I recently went into a High Street branch of my bank and moved a bit of money between accounts. I could have done more, but I didn’t have any additional forms of identification with me.
At the end, the cashier asked me for my nationality. British, as it happens. Why do you want to know? The cashier explained that this enabled a security control: if I ever bring my passport into a branch as a form of identification, the system can check that my passport matches my declared nationality.
Really? Really? If this is really a security measure, it’s a pretty feeble one. Does my bank imagine I’m going to say I’m British and then produce a North Korean passport? Like a James Bond film?
After she had explained how the bank would use my nationality data, she then asked for my National Insurance number. I declined, choosing not to quiz her any further, and left the branch planning to write a stiff letter to the head of data protection at the bank’s head office.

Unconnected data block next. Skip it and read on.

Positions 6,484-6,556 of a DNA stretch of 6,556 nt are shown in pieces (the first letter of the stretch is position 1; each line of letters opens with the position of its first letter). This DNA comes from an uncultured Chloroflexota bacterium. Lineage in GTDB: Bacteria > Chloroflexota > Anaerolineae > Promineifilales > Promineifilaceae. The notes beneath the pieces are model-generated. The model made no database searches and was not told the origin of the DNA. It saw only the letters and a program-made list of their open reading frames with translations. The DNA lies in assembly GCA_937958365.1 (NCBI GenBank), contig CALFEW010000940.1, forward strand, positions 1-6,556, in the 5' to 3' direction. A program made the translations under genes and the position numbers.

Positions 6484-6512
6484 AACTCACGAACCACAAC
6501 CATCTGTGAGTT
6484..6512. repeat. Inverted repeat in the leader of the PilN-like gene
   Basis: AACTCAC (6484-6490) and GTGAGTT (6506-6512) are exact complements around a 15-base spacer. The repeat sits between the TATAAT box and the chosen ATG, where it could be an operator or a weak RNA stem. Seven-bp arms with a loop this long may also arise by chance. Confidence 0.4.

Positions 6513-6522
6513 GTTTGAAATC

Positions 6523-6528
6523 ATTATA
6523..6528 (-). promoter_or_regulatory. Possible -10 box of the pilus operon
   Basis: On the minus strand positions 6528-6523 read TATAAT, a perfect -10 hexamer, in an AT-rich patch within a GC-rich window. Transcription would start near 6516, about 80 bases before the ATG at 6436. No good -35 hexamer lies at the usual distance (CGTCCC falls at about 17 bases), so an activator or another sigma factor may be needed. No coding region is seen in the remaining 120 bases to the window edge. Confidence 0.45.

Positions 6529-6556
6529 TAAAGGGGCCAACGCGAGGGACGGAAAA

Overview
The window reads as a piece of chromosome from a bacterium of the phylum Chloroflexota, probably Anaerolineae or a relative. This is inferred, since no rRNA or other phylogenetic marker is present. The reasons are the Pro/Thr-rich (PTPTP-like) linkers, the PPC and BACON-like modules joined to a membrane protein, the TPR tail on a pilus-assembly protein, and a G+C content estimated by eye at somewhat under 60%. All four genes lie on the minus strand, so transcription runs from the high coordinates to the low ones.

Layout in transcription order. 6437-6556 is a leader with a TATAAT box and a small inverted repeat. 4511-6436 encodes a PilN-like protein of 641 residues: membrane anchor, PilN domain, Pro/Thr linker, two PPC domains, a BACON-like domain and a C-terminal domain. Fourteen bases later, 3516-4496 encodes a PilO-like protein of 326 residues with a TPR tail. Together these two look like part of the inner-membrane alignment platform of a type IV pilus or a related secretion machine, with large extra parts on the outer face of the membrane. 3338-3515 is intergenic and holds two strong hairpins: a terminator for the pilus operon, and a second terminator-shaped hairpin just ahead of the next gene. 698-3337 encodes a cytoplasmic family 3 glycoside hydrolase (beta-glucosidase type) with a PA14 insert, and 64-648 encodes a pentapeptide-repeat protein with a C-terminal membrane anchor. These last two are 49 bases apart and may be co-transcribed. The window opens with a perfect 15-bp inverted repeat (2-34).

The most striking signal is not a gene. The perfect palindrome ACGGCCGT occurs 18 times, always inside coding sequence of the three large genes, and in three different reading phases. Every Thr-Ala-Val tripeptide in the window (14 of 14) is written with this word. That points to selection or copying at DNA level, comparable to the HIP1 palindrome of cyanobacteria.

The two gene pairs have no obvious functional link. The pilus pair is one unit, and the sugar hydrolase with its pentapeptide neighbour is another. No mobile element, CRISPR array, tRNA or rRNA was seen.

As a data expert, I am always a little suspicious of corporate motives for data collection. So the thought did occur to me that my bank might be planning to use my personal data for some purpose other than that stated.
Of course, my bank is perfectly entitled to collect data for marketing purposes, with my consent. But in this case, I was explicitly told that the data were being collected for a very narrowly defined security purpose.
So there are two possibilities. Either my bank doesn’t understand security, or it doesn’t understand data protection. (Of course there will be individuals who understand these things, but the bank as an organization appears to have failed to embed this understanding into its systems and working practices.) I shall be happy to provide advice and guidance on these topics.